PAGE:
Rick Shrader‘s Review:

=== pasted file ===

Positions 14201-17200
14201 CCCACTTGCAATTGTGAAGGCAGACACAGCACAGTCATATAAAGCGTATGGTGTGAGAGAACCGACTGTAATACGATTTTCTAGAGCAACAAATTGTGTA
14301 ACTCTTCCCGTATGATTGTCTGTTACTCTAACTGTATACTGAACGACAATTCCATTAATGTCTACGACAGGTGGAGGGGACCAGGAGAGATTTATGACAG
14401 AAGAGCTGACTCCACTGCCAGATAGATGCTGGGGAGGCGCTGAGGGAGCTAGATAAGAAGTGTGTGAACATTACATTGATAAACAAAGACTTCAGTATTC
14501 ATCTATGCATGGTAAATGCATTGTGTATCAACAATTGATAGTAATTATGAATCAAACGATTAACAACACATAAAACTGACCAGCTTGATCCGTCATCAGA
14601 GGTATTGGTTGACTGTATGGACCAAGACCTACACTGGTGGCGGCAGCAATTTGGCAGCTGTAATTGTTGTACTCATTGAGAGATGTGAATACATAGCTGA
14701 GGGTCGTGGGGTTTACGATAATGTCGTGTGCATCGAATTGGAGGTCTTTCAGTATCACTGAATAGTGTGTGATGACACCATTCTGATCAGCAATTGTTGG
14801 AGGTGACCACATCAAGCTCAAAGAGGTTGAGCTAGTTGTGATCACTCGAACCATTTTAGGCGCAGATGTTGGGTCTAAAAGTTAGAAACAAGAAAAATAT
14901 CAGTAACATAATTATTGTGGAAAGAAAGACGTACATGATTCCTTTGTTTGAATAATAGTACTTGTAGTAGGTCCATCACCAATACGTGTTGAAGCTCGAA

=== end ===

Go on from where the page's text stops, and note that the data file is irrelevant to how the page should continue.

I have been searching for a couple books by David Bebbington and this one happened to arrive in the mail first. Bebbington is a Cambridge scholar who teaches in Scotland at the University of Stirling. In this book he traces the rise of early evangelicalism in the UK and America during the rise of Liberalism at the end of the nineteenth century. As the subtitle points out, this was also the time of Spurgeon in the UK and Moody in the US. These two men only become examples (in this book) of evangelical preaching at a time when the established churches were becoming liberal and losing their effectiveness especially in evangelism. Bebbington begins with the Enlightenment era of the late eighteenth century and its continuing effects on liberal thought but most interesting in this chronology is the other precursor to liberalism, what he calls “The permeation of Romanticism.” It is interesting because I think it most closely parallels what we see happening today especially in postmodernism and its offshoot, the emergent church movement. Pertinent examples are the way Romanticism brought liturgical Anglo-Catholic preferences back into more evangelical services (such as the elevation of the host in the Eucharist). The result was dead spiritualism such as Transcendentalism and Unitarianism and parallel doctrines such as the Fatherhood of God, Evolution, and rationalism. What is also interesting to me is that the greatest deterrent to the weakening evangelicalism was a growing “back to the Bible” type fundamentalism especially seen in the prophetic Bible conferences which emphasized dispensationalism.